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Wrap-Up: 2006 GDC Focus On Game Advertising Summit

Held on Friday at the San Francisco Marriott Hotel, the GDC Focus On: Game Advertising Summit was dedicated to the state of in-game advertising and product placement, and Gamasutra was there to provide the most significant keynote and panel highlights.

Wrap-Up: GDC Focus On Game Advertising Summit Held on Friday at the San Francisco Marriott Hotel, the GDC Focus On: Game Advertising Summit, organized by the CMP Game Group (also creators of Game Developers Conference, Game Developer magazine and was dedicated to the state of in-game advertising and product placement. Gamasutra was there to provide keynote and panel highlights, compiled below.

- In the event's keynote, Microsoft's Kevin Browne commented in detail on the post Massive-acquisition plans for in-game advertising, urging for one standardized industry game ad-serving format.

Browne, the General Manager of Xbox New Media and Franchise Development at Microsoft, noted that the company's wholly owned Massive Inc. subsidiary is "reaching out to Sony and reaching out to Nintendo" to help get a standard for in-game ads, and commented that completely different ad serving technology would simply not work, he believed: "We're going to hold ourselves back."

- In addition, as the event started, Macrovision's Trymedia division and in-game ad firm Double Fusion announced a new downloadable/casual in-game ad offering via the Trymedia Network of online portals, ISPs and e-commerce sites. The new offering will be part of 'try-and-buy' downloadable games, and enables advertisers to effectively sponsor the game's trial period.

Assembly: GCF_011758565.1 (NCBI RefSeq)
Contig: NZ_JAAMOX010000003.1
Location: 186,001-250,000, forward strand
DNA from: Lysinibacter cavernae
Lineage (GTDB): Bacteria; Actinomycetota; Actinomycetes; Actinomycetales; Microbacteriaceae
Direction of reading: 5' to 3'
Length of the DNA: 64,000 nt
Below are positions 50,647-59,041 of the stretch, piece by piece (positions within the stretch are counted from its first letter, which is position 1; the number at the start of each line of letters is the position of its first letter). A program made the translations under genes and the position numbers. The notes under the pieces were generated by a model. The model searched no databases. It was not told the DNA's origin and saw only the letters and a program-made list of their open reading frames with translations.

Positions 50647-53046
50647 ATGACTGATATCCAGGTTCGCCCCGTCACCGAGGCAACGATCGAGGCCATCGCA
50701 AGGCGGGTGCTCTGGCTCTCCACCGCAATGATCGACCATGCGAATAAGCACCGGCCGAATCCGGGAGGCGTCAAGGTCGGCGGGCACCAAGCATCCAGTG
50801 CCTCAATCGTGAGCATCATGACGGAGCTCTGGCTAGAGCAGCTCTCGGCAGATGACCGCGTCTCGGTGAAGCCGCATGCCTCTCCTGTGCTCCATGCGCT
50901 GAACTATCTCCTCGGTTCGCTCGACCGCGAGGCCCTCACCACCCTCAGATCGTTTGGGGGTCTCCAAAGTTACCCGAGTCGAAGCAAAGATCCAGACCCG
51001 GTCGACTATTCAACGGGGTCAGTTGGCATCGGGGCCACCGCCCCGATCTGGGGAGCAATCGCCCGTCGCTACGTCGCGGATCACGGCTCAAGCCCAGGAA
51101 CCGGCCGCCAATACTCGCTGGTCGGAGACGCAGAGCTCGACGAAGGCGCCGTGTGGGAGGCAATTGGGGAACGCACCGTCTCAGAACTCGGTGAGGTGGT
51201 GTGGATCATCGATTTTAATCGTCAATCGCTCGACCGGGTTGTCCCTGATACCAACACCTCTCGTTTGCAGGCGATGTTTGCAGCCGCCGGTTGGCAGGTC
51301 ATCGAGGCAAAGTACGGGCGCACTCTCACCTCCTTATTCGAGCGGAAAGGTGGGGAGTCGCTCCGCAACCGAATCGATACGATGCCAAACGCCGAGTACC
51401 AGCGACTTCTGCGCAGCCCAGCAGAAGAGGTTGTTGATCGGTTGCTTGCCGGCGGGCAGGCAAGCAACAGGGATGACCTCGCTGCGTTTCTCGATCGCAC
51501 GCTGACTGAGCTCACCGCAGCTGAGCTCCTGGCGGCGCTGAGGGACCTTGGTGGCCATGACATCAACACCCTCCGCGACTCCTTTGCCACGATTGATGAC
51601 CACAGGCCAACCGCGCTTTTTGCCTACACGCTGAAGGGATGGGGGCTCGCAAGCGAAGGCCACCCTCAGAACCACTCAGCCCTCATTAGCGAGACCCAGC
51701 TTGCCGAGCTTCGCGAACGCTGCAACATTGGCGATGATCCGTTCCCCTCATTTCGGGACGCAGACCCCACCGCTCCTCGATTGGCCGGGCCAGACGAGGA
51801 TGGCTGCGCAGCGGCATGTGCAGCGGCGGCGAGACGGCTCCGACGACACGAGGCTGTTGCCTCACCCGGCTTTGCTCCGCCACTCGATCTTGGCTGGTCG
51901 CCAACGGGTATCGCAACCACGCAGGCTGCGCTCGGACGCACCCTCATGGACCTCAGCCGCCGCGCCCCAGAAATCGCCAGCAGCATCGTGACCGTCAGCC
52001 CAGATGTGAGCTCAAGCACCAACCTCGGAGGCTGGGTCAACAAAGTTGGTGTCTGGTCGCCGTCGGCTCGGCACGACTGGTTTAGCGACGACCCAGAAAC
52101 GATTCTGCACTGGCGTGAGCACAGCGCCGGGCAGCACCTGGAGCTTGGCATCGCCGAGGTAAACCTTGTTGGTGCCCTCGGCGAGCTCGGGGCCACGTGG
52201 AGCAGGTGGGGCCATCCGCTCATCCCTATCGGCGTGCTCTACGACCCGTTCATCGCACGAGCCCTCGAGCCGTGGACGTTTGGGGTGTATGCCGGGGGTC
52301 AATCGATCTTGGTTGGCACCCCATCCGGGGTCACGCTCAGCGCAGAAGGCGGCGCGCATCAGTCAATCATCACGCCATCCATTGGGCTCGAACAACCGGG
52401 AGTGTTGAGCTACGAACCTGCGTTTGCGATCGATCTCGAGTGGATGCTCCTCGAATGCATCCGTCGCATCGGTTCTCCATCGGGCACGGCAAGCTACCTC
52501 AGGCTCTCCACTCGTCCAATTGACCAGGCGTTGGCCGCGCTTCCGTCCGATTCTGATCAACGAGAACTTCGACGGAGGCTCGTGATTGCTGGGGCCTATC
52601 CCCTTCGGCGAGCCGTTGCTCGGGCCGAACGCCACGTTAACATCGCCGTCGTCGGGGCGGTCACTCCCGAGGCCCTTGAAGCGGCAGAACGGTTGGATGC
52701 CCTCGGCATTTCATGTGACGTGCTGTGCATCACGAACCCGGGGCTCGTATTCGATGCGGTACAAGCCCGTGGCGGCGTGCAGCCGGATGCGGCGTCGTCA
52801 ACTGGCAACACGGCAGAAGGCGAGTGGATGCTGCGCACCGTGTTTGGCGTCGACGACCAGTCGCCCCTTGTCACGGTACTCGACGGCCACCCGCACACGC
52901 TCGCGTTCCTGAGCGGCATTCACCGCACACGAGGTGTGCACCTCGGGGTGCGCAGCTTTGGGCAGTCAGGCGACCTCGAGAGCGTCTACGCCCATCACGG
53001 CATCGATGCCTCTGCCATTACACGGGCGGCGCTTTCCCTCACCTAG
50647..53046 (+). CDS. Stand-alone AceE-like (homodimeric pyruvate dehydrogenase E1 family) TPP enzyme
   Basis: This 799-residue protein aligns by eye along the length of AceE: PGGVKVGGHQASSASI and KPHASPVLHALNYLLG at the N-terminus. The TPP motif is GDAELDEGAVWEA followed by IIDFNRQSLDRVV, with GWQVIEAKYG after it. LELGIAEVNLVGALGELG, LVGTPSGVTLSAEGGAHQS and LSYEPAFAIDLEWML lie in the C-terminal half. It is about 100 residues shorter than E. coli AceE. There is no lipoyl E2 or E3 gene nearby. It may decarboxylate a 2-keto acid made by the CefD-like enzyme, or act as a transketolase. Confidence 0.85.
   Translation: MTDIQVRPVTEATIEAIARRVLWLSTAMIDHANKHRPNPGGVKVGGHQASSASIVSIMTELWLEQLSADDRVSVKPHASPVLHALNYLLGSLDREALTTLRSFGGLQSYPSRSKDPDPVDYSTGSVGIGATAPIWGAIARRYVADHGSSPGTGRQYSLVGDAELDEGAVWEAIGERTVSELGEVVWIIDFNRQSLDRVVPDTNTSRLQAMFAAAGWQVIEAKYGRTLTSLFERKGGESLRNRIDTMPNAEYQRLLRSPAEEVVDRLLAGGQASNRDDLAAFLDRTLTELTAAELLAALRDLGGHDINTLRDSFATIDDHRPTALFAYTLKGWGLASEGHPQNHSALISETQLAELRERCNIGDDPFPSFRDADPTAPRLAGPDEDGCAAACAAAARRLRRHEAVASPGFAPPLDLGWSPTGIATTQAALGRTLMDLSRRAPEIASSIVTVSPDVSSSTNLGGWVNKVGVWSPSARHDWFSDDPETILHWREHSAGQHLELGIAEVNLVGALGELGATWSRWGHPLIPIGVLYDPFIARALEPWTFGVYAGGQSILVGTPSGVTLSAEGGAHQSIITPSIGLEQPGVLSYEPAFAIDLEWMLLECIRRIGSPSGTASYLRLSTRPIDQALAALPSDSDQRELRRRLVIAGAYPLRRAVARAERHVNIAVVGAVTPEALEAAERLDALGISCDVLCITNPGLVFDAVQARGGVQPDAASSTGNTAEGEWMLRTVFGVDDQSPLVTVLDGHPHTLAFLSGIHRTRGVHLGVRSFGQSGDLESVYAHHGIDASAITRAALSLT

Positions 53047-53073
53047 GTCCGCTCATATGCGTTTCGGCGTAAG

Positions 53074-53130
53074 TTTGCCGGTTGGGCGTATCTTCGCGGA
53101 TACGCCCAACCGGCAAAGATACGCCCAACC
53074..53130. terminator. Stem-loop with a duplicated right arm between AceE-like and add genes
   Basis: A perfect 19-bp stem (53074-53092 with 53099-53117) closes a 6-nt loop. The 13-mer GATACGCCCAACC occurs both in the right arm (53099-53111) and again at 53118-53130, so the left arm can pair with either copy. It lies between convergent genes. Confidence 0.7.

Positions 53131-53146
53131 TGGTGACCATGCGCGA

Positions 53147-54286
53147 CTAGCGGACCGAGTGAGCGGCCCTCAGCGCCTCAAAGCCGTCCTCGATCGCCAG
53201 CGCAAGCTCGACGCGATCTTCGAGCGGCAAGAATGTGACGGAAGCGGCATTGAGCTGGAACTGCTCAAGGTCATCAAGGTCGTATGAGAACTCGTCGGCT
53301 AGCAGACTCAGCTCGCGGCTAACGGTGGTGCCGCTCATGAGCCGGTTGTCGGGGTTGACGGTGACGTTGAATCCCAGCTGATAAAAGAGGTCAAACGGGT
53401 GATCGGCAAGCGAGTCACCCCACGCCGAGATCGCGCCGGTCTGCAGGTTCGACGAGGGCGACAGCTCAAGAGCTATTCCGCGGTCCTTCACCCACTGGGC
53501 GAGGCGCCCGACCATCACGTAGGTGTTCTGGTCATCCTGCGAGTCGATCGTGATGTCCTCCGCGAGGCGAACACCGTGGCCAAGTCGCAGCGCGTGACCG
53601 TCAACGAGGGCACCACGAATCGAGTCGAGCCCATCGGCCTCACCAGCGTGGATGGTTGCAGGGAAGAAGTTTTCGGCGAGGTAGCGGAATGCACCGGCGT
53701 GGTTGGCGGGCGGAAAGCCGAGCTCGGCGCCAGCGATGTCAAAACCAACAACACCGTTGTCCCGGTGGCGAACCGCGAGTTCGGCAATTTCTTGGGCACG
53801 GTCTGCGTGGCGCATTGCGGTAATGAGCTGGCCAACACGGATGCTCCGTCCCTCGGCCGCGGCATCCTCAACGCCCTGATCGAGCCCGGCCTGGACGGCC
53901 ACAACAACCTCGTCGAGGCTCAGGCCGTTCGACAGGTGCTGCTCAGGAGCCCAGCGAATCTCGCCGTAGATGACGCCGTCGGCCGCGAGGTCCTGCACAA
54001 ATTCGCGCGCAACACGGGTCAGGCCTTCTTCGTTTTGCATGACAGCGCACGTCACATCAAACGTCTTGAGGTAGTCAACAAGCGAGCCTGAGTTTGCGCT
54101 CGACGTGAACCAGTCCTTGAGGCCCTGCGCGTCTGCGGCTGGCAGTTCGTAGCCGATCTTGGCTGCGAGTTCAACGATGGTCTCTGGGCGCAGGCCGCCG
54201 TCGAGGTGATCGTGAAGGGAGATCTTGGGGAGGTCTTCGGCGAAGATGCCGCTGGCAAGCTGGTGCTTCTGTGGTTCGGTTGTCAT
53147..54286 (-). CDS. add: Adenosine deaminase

- Returning to the conference, a lively analyst session discussed some of the leading results of their research into in-game advertising, noting that large separate markets are already at play in the game advertising market.

Michael Cai of Parks Associates pointed out some key statistics from some of his recent research, particularly citing research on whether consumers would like to see ads in games as long as it helps enhance game play. Interestingly, in the 18-34 male market, 29% strongly agree with that statement, and 25% strongly disagree, and for 35-54 females, 19% strongly agree and 35% strongly disagree - showing strong differences between 'core' and 'casual 'gamers.

- At another key panel at the Game Advertising Summit, senior execs gathered from the major in-game advertising companies, including Nicholas Longano from the Microsoft-owned Massive, Inc, Jonathan Epstein of Double Fusion, Justin Townsend of IGA Worldwide, and Chris Gilbert of AdScape discussed the state of in-game advertising.

Gilbert tackled the Massive acquisition head-on, noting additional interest from publishers and others from the publicity, but notes it's "added some additional complexity." Double Fusion's Epstein, one of the companies perhaps to be most affected, commented wryly: "Certainly these are interesting times", and suggested that publishers benefit the most from a cross-platform solution.

- Finally, Nielsen VP Emily Della Maggiora presented some particularly interesting new stats she's researched on in-game ads per platform. Specifically, when asked if they felt games were more realistic with real ads placed in them, 29.7% of Xbox 360 owners strongly agreed, vs. just 14.3% of PS2 owners and just 11.4% of PC owners. Even more so, an extremely significant 50% of Xbox 360 owners said that real in-game ads make them more interested in the game, versus just 29.9% for Xbox and less than that for PS2.

While a large number of ad-friendly X360 titles and the 'hardcore' nature of early adopters may be part of the reason for these stats, they are still significantly interesting, and provided a suitably eye-opening ending to the event.

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